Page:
Fwd: Indy Star Editorial: No good answers on I-69
- Again Citizens for Appropriate Rural Roads and Dan Carpenter are on top of things.
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From: Thomas & Sandra Tokarski <carr@...>
Date: Wed, Feb 6, 2013 at 8:02 PM
Subject: Indy Star Editorial: No good answers on I-69
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Indianapolis Star, February 4, 2013
Dan Carpenter: I-69 land deal raises many questionsCheck this link for an excellent editorial cartoon on this issue:
Whether a state highway official and his family violated the law or governmental ethics rules when they sold land to the state for a highway project remains for the Indiana Inspector General to determine.
To those who consider this a no-brainer, at least in terms of unofficial common-sense ethics, please note that this is a do-over.
Inspector General David Thomas cleared former Department of Transportation executive Troy Woodruff of wrongdoing in the land sale back in 2010. But he's reopened the matter in response to information turned up by The Star as to deals made by the Woodruff family on that land in the path of I-69.
The Star's Ryan Sabalow and Tim Evans talked to numerous legal and ethics experts who questioned both the propriety of Woodruff's private transactions with his public employer, and the gaps in Thomas' original investigation. They quoted both men as to their self-justifications.
Meanwhile, taxpayers and many owners of land impacted by the controversial highway are left wondering why some sellers, including the Woodruffs, were paid far more than others. Unlike some states, Indiana keeps appraisal and negotiation histories secret.
Of course, justifications are available for that lack of transparency as well. Fairness to reluctant sellers who fear eminent domain is the principal one; though why this should apply after the fact, when public dollars wait to be accounted for, is not convincingly answered.
As technicalities are parsed and excuses weighed, those of us who have been longtime critics of the $3 billion enterprise can only shake our heads and mutter, for the thousandth time, "boondoggle."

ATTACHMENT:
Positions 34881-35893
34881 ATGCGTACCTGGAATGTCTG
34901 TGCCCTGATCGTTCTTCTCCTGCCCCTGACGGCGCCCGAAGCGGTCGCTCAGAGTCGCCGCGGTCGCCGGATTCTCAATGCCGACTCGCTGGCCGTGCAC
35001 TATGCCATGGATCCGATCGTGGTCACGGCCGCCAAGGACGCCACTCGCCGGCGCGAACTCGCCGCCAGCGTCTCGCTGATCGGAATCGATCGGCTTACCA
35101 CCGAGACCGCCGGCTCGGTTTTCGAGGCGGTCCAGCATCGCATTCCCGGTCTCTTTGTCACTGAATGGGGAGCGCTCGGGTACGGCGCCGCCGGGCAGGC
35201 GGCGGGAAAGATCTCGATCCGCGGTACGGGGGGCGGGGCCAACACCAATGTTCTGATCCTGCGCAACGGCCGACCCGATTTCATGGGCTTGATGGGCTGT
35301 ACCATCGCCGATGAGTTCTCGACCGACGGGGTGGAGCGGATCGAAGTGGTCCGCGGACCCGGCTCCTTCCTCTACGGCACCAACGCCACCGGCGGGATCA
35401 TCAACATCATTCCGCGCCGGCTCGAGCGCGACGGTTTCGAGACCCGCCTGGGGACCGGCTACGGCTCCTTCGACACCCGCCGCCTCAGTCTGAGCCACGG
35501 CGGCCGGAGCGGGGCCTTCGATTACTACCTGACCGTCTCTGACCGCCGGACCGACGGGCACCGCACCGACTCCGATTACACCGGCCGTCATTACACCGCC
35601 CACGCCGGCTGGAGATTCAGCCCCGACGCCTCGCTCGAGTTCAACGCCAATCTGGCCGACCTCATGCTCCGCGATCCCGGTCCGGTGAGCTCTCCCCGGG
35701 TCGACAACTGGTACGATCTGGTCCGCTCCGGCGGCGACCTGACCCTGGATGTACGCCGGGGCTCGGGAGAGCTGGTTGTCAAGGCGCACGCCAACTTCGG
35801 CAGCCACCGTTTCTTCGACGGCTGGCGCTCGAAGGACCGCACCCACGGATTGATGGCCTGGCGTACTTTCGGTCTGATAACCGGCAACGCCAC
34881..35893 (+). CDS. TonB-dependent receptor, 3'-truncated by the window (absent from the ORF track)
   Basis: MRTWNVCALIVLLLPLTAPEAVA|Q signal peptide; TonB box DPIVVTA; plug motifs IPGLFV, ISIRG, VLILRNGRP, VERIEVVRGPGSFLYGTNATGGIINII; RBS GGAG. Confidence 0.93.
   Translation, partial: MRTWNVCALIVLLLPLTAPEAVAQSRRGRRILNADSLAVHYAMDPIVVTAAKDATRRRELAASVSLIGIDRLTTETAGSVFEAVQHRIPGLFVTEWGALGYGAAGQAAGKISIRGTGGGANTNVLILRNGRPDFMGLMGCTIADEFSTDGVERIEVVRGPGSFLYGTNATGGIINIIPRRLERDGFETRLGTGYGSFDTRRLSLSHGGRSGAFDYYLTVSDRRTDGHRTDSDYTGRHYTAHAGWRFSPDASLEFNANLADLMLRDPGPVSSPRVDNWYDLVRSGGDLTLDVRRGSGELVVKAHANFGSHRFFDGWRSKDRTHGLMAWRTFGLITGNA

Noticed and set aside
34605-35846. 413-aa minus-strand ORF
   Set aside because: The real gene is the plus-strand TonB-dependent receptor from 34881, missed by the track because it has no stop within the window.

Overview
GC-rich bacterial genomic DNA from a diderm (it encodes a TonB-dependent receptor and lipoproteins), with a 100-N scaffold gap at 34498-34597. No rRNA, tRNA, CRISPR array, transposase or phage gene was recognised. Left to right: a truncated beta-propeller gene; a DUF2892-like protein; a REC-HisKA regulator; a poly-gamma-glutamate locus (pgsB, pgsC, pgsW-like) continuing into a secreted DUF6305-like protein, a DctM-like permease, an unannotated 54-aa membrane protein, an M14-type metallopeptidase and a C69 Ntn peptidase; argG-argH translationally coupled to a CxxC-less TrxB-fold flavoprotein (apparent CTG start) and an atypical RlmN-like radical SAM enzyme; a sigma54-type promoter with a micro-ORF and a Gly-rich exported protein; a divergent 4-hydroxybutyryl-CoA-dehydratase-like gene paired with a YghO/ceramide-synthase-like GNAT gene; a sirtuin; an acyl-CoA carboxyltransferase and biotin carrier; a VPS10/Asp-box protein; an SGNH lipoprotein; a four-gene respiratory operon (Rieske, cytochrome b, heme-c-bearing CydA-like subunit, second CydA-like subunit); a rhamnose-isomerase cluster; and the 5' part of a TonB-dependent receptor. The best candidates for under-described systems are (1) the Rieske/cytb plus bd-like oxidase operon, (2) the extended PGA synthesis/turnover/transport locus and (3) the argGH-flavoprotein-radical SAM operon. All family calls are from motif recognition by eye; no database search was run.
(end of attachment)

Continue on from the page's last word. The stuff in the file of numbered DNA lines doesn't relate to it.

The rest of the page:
The latest development is "the tip of the iceberg," declares Thomas Tokarski of rural Monroe County, a leader of the grassroots opposition group Citizens for Appropriate Rural Roads.
"They chose this route 20-some years ago and never changed it, and you have to ask why, when there were alternatives that made a whole bunch more sense," he says.
Why? "Certain individuals have committed themselves to property along the way, and INDOT is under pressure to protect their investment."
Strong words. But even putting things more mildly doesn't exactly make a case for the largest public works project in Indiana history.
From the moment a quarter-century ago when a Southern Indiana mover and shaker named David Graham, who owned land along the envisioned route, began a crusade across several states for a Canada-to-Mexico highway, I-69 has been a motherlode of special-interest benefits that defied public-interest arguments against it.
The most expensive, most land-consuming, most environmentally damaging route was chosen for it from a list of options.
The economic development potential claimed for it remains speculative, conspicuously so for a state that already was among national leaders in interstate highway density.
Judging from hearings, demonstrations, petitions and lawsuits, popular opinion has been negative, particularly among many of those who live in the region that is supposed to be enriched by the highway.
There's no money to complete the final two legs, connecting Bloomington and Indianapolis; and construction defects have befallen what's been built so far.
Finally, looking at transportation, as well as ethics, broadly, freeways are mid-20th century technology, whose monumentally costly expansion discourages mass transit and prolongs dependence on oil.
So, we're left with two questions: Should a state highway official have sold land to the state highway department? Should we even be having this conversation?
I have my answers. I'll leave the lawyers to theirs.